ZIMBABWE will only receive significant funding from European countries after delivering a credible election and implementing reforms which entrench democracy and stimulate economic growth, foreign diplomats have told the Zimbabwe Independent.
By Owen Gagare/Tinashe Kairiza
This comes at a time when Australia’s outgoing ambassador Suzanne McCourt told the Independent that Zimbabwe’s new administration can only normalise its frosty relations with Canberra and the West if Harare holds a clean election this year, adhere to constitutionalism and restore the rule of law. In 2002, the European Union and Australia slapped Harare with restrictive measures, which government insists are economic sanctions, as a protest against an appalling human rights record and the breakdown of democracy in Zimbabwe.
During the same year, the Commonwealth bloc suspended Zimbabwe from the grouping after Harare held a disputed election which was marred by violence and other electoral irregularities. Zimbabwe then pulled out of the Commonwealth.
Two years earlier, Mugabe’s government had rolled out violent and often chaotic land seizures mostly targeted at white farmers.
Following Mugabe’s ouster after a military intervention in November, Mnangagwa’s administration has pledged to hold free and fair elections.
Ambassador Philippe Van Damme, the head of the EU Delegation to Zimbabwe, said the bloc would consider scaling up financial assistance to Zimbabwe if Mnangagwa’s government delivers on its pledge to stage a credible poll, as well as implement reforms that would set the country’s fragile economy on a firm growth trajectory.
Van Damme said in the meantime the EU would continue its programmes and projects focussed on institutional capacity building and governance in various critical areas such as the judiciary, public finance management, trade facilitation and ease of doing export business. The bloc will also continue supporting work on constitutional alignment, migration policies, land governance and wildlife management.
“We have also invested significant amounts in accompanying measures of the electoral process, in support of Zec (Zimbabwe Electoral Commission), but also of civil society in its educational and monitoring roles,” Van Damme said.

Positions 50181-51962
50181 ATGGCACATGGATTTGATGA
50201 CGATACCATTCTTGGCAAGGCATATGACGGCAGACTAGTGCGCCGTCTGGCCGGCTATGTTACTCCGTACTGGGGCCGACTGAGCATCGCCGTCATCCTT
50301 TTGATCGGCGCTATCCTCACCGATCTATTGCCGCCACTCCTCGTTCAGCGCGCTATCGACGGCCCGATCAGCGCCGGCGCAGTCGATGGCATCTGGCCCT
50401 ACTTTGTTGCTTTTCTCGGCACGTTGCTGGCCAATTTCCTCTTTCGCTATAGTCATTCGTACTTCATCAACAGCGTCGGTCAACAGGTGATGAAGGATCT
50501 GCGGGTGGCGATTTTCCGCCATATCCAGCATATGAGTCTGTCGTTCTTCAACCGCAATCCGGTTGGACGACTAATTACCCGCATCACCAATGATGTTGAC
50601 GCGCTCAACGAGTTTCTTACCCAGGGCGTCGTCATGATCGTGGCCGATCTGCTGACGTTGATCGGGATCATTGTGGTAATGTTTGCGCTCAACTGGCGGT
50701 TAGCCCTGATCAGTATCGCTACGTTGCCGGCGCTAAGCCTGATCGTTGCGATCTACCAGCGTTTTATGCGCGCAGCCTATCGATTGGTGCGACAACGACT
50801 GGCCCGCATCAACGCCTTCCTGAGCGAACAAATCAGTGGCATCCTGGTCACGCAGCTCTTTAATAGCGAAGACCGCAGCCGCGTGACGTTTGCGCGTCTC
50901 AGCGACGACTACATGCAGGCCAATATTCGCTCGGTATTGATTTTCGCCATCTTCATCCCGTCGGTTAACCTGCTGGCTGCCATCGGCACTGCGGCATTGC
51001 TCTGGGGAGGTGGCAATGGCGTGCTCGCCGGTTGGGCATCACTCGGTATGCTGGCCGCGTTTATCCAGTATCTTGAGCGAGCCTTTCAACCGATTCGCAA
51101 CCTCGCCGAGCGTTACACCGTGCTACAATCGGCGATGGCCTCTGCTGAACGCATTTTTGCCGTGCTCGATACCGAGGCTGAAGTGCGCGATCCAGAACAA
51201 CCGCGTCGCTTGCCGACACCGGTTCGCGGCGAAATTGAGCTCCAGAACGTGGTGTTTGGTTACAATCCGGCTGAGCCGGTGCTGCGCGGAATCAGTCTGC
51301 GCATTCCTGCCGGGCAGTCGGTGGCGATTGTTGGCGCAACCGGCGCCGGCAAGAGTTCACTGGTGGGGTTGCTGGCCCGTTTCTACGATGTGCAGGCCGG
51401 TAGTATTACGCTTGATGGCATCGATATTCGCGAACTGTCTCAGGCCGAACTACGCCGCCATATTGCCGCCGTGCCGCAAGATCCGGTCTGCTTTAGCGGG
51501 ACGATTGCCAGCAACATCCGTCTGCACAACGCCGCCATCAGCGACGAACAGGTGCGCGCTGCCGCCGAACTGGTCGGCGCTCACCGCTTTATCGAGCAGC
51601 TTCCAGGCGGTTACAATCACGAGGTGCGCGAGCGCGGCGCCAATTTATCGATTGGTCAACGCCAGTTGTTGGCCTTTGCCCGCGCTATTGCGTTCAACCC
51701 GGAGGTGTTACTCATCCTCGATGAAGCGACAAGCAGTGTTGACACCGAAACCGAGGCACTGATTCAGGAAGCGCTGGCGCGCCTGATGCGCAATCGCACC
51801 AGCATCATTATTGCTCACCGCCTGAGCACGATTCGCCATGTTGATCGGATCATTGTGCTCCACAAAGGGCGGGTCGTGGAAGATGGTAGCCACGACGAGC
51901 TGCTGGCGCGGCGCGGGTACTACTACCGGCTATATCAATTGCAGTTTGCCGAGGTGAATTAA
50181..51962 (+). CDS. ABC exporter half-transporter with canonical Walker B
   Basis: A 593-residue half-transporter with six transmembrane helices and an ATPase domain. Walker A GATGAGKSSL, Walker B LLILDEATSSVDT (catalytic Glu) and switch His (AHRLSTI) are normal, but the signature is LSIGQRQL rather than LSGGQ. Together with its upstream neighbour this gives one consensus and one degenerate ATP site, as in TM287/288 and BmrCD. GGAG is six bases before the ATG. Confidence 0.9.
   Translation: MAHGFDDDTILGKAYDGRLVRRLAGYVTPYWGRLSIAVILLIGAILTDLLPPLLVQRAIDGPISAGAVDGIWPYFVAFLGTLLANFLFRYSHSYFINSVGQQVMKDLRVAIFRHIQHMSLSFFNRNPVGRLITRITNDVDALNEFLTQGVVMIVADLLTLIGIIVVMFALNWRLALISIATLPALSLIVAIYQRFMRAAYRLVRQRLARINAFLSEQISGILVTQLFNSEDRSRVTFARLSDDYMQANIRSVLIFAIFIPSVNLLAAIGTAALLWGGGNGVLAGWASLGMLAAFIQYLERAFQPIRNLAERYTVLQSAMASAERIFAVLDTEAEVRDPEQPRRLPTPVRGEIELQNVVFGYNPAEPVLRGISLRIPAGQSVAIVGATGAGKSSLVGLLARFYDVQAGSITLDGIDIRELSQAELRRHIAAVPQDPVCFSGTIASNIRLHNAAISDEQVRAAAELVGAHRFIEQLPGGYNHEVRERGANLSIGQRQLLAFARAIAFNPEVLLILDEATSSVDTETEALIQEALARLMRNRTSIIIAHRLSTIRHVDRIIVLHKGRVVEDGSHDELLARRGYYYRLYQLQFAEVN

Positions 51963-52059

“We hope that the renewed commitments of the government will allow an accelerated implementation of all those programmes.
This would create favourable conditions for increased absorption capacity for additional funding for a government legitimated by peaceful, inclusive, transparent and credible elections.”
The EU, he emphasised, was committed to improving its relations with Harare and scaling up support after a credible election.
“As explained, we are fully concentrated on launching and implementing the existing programmes which will create the conditions for possible scaling up of bilateral, multilateral and private sector support at a later stage, once a government issued from credible elections is in place and engages further on a reform agenda which can put Zimbabwe on a sustainable growth path to the benefit of all Zimbabweans,” Van Damme said.
He said Zimbabwe should also be committed to clearing its massive external debt as spelt out under the Lima Plan.
Australia’s outgoing ambassador McCourt, who met Mnangagwa “several weeks ago”, said the president’s pledge to hold a credible election should be preceded by tangible and practical reforms to ensure that Zimbabwe is on course to restore the rule of law.
“I met President Mnangagwa several weeks ago and I was honoured to be invited to meet with him and we both agreed there was need to improve bilateral relations. The relations have been strained,” she said.
“I think during my time here we have made it very clear that we want to see an environment that is reflective of Zimbabwe’s constitution and also an environment that is open for business. But in relation to broader reforms we are very encouraged that the president said there will be free and fair elections in 2018.”
Mnangagwa’s sincerity to stage a clean poll next year, McCourt said, would be tested by Harare’s resolve to embrace electoral reforms. She said Harare’s commitment to hold a credible election could be cemented by inviting observers from the Commonwealth to “witness” the harmonised polls.
“In my view, there are simple things in that direction that need to be addressed and which can be done quickly and at a low cost, for example allowing the opposition parties to access state media and making sure there is good information and clarity surrounding the voters’ roll,” she said.
“I personally think it will be important for the government to invite a broad range of observers to witness this election. If the government is going to deliver free and fair elections, then open the door and let the people come in and see.”
McCourt said Harare’s ability to deliver a credible poll would be a perfect opportunity for restoring investor confidence.
l See full interview with McCourt in our next edition.